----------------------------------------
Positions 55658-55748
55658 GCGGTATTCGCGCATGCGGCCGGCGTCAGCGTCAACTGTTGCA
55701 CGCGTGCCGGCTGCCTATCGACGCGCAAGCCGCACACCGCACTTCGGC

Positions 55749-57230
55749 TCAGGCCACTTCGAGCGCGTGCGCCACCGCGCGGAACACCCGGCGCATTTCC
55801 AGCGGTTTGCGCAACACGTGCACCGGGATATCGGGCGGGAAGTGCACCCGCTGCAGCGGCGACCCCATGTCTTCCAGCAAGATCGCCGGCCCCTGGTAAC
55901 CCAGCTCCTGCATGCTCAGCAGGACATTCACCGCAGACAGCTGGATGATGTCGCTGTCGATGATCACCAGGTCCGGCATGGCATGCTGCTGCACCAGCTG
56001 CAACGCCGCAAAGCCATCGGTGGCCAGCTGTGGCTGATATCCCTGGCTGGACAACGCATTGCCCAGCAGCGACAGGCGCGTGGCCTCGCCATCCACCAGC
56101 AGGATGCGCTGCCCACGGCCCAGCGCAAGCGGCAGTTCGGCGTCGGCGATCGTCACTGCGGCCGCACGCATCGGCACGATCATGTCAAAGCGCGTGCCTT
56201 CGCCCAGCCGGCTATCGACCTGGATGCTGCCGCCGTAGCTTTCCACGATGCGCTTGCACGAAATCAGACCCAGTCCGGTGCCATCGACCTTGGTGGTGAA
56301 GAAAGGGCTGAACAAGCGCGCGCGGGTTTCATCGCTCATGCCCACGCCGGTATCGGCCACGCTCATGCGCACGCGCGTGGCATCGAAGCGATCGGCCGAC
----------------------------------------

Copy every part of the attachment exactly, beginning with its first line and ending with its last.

Positions 55658-55748
55658 GCGGTATTCGCGCATGCGGCCGGCGTCAGCGTCAACTGTTGCA
55701 CGCGTGCCGGCTGCCTATCGACGCGCAAGCCGCACACCGCACTTCGGC

Positions 55749-57230
55749 TCAGGCCACTTCGAGCGCGTGCGCCACCGCGCGGAACACCCGGCGCATTTCC
55801 AGCGGTTTGCGCAACACGTGCACCGGGATATCGGGCGGGAAGTGCACCCGCTGCAGCGGCGACCCCATGTCTTCCAGCAAGATCGCCGGCCCCTGGTAAC
55901 CCAGCTCCTGCATGCTCAGCAGGACATTCACCGCAGACAGCTGGATGATGTCGCTGTCGATGATCACCAGGTCCGGCATGGCATGCTGCTGCACCAGCTG
56001 CAACGCCGCAAAGCCATCGGTGGCCAGCTGTGGCTGATATCCCTGGCTGGACAACGCATTGCCCAGCAGCGACAGGCGCGTGGCCTCGCCATCCACCAGC
56101 AGGATGCGCTGCCCACGGCCCAGCGCAAGCGGCAGTTCGGCGTCGGCGATCGTCACTGCGGCCGCACGCATCGGCACGATCATGTCAAAGCGCGTGCCTT
56201 CGCCCAGCCGGCTATCGACCTGGATGCTGCCGCCGTAGCTTTCCACGATGCGCTTGCACGAAATCAGACCCAGTCCGGTGCCATCGACCTTGGTGGTGAA
56301 GAAAGGGCTGAACAAGCGCGCGCGGGTTTCATCGCTCATGCCCACGCCGGTATCGGCCACGCTCATGCGCACGCGCGTGGCATCGAAGCGATCGGCCGAC